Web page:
Consumers are a demanding bunch. And apparently, they’re also a busy bunch. They don’t have time to twiddle their thumbs waiting for a website to load. So, when a website doesn’t render fast enough, they’ll take their business elsewhere. It’s as simple as that.

Because of these time-strapped consumers, eCommerce website owners must make performance optimization a priority. Tuning a site to load quickly is a multi-faceted effort, however, seen in the fact that page load performance is often broken into three principal categories: front-end tuning, back-end tuning and network tuning.

Generally speaking, time spent on front-end tuning will drive the biggest bang for the buck for page load performance improvements. Optimization at the front end is focused on getting files downloaded to the client so those resources can be collected and rendered as a web page. This includes items such as images, HTML code, JavaScript and CSS files.

In the past several years, page load times have increased significantly, and a lot of it has to do with added page components. According to a Radware study, pages today are more complex than ever before. But, when a page loads slowly, consumers aren’t programmed to let it slide. They don’t give behind-the-scenes trends, like the growing number of page components, an ounce of thought. They don’t see websites the same way that business owners or developers do. Nor should they be expected to.

What they’re looking for is a website that they can interact with – and quickly. The sooner they can start clicking, the more apt they’ll be to take a deeper dive. The deeper they go, the higher the chance of a purchase. Officially, the period of time it takes for a page to become interactive is called the “Time-To-Interact” or TTI.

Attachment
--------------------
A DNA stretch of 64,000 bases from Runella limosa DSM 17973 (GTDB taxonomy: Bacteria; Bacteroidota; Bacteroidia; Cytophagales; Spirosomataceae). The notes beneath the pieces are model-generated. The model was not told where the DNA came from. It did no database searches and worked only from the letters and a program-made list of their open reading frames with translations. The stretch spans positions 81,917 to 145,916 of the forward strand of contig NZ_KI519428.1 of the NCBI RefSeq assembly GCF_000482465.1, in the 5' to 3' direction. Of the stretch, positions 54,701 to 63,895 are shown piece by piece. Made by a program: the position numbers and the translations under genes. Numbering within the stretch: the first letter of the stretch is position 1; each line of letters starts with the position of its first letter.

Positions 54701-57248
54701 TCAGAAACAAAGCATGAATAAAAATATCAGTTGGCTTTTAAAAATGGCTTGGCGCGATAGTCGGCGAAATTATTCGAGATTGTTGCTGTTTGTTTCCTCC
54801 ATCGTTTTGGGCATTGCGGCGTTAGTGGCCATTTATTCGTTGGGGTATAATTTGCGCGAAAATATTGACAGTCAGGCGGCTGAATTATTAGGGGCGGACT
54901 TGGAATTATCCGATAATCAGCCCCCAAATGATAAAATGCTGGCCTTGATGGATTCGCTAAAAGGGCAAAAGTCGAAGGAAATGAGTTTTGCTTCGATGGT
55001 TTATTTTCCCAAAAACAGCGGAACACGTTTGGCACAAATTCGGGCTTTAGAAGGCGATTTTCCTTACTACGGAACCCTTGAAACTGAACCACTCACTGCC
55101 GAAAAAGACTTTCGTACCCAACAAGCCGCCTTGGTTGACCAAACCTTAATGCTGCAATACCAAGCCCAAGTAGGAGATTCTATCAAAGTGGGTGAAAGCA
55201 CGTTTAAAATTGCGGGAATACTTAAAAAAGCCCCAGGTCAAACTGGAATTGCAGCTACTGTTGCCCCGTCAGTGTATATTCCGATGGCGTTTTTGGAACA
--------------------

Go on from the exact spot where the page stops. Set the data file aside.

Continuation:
So how can website owners improve their TTI? Well, for starters, they can reduce the number of HTTP requests. By optimizing images, combining HTML and CSS files as well as JavaScript files, load times will increase. It’s also helpful to minify CSS, HTML and JavaScript for comments and white space characters. Using progressive versus baseline JPEGs will also help to improve perceived and actual load times.

Before taking on those tasks, however, it’s key to know current site performance rates, which can be used as a baseline. In fact, there are plenty of online tools to test speeds, gauge the number of HTML requests and validate the 80/20 rule, whereby 80 percent of the page load times occur at the front-end and 20 percent at the back-end.

Clearly, the job of eCommerce site owners is never done. There are always new methods to optimize, fortify and strengthen the way in which consumers can interact with a brand or a business. To go beyond page load times, for example, get a free assessment of the performance of your online store’s shopping cart, checkout process or general site usability.